Tom Rush, staff evangelist
Liberty Baptist Church, Hartwell
There are two things that should encourage the church – the saving of souls and the planting of new churches – whose purpose is saving souls! The church at Antioch became the center of a great church planting movement. What joy this brought to the Lord and what an encouragement to the church.
Persecution became the catalyst for this great movement. The believing Jews set out to reach their fellow countrymen who had been scattered. The particular locations mentioned in the text had been reached by Philip the Evangelist earlier. Now there was a specific effort to reach out to the Jews dispersed in these areas with the Gospel.
A daring venture with divine vindication took place in Antioch. A wicked city in need of revival, much like many of our cities here in America, was blessed to have forward looking and faithful living believers decide to take the gospel to the Gentiles. Peter had set the example in Caesarea (Acts 10). They began “preaching the Lord Jesus” to the “Hellenists.” As such, this location became that of the first major effort at world evangelization.
That God was pleased with this effort is noted in verse 21, “And the hand of the Lord was with them.” Whenever we preach Jesus we can be certain that God will be pleased and that He will be with us. In this case, the Lord greatly blessed with a harvest of new souls for the kingdom, “And a great number believed and turned to the Lord.”
What kind of encouragement would your church receive if more members were obedient to the call of God to preach Jesus and as a result were to see a “great number” of unbelievers saved? When the church wins souls the issues that may have previously caused division will pale in comparison.
The church in Jerusalem heard the news of the revival that had broken out in Antioch and other Gentile areas so they dispatched Barnabas to go and check it out. Not a better person could have been selected. He was a man of wisdom with a winsome personality and he was biblically perceptive.
The spread of the gospel to the Gentiles was challenging the early traditions of the church. Because Barnabas was an encourager he was not prone to criticism or protectiveness. He knew that “God granted to the Gentiles, repentance to life” (18:11).
When he arrived he rejoiced at what the “grace of God” had done. He did realize the danger, however, in “easy believism.” He understood that a genuine profession of faith in Christ would be evidenced by a life of holiness and surrender to the lordship of Christ.
He was “glad” at what God was doing and so “encouraged them all that with purpose of heart they should continue with the Lord” (v. 23). The Christian life is most encouraging when lived with “purpose of heart.” This speaks of dedication. The NAS uses the phrase, “with resolute heart to remain true to the Lord.”
Barnabas encouraged the new believers to come to a whole-hearted devotion to the Lord. He wanted them living with a joyful purpose to their lives! He understood that living a devoted life is not something you have to do, it is something you get to do, with the help of the Holy Spirit. Verse 24 shows that Barnabas was encouraging them to be the very kind of Christian that he was, “a good man, full of the Holy Spirit and of faith.”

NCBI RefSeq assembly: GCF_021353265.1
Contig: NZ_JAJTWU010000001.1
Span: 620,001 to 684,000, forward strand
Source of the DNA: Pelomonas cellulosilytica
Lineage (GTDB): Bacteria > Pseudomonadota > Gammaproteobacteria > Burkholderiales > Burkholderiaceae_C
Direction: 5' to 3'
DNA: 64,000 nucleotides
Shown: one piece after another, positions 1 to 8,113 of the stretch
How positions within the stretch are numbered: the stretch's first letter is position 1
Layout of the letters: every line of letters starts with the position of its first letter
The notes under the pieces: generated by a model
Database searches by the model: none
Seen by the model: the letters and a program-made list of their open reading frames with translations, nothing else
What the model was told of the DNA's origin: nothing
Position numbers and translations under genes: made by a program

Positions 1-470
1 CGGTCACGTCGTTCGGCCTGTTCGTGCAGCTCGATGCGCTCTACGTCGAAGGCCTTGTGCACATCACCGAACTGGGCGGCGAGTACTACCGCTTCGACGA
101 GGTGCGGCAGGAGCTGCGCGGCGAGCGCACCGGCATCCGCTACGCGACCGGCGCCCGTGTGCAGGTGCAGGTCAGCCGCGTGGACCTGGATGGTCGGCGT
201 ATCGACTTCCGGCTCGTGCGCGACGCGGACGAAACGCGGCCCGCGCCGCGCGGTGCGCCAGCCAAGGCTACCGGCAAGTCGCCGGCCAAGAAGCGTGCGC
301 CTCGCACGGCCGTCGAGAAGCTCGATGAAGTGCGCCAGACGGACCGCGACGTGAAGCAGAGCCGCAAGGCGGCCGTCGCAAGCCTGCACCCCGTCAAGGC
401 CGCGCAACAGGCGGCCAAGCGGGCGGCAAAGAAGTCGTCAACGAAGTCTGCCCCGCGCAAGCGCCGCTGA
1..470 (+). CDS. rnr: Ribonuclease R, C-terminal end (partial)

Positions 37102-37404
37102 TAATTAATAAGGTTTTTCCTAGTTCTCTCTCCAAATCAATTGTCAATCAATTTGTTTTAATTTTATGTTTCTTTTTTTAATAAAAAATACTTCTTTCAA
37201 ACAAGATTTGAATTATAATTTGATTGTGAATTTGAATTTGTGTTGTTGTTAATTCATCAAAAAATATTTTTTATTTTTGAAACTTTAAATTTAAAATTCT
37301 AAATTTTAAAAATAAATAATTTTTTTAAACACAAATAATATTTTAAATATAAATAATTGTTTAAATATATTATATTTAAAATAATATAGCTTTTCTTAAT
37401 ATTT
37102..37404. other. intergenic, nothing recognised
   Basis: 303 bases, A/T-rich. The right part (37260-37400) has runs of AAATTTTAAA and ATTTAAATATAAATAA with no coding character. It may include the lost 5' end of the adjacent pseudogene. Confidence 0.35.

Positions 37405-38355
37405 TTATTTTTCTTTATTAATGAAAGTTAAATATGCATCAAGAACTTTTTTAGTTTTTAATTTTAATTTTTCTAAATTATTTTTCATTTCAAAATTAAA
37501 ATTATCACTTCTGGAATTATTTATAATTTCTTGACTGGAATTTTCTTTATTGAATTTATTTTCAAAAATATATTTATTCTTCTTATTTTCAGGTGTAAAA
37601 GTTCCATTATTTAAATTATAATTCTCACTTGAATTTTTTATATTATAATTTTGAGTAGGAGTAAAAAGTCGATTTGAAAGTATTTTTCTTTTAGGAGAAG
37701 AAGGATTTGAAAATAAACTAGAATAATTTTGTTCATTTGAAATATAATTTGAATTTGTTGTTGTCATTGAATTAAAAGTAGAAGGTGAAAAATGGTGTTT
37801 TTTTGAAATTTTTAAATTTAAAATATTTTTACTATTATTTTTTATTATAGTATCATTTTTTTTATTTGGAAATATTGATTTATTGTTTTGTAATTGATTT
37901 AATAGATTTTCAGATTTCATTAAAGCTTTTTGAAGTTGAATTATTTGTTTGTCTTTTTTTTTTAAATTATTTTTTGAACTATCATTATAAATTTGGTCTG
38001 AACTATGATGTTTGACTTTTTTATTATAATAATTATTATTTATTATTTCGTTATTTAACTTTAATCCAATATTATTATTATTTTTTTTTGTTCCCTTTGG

With such a joyful purpose and encouraging outreach to others it is no wonder that, “a great many people were added to the Lord.” When there is solid teaching of the Word the saints will of natural course have a strong witness to others. What could happen in your church if more of the members lived with a joyful purpose?
When Barnabas had fully assessed the situation in Antioch he knew that he was going to need help teaching these new converts to the faith. Sadly, if God were to send a great revival to many of our churches they would be totally unprepared to disciple them. We must remember that the Great Commission includes “teaching them to observe all things that commanded” (Matt. 28:20).
Evangelism and discipleship must go together. Evangelism creates the need for discipleship and discipleship fuels the impetus for further evangelistic efforts. You cannot be successful at one if you are not also doing the other.
So Barnabas seeks out Saul, soon to be given the name Paul. Saul had been commissioned to go to the Gentiles (9:15) and Barnabas was well aware of this. For some time Saul had been back in his home town of Tarsus. The word “seek” in verse 25 carries the idea of a diligent search. It was no easy task but God had laid this man on Barnabas’ heart and he sought for him and then brought him to Antioch.
For a full year these two men of God “taught a great many people.” These people were justified. They had been saved and made right with God. What an encouragement it is when people are getting right with God! Saul and Barnabas took them on the next logical step of the journey, sanctification.
When justified people of God are growing in the grace and knowledge of their Lord they will be encouraged, they will encourage others and they will be real Christians. It is no accident that “the disciples were first called Christians in Antioch” (v. 26). To be a real Christian and to be recognized as one is most encouraging!
 See John Phillips, “Exploring Acts,” Vol. 1 (Chicago: Moody Press, 1986), 216-220.
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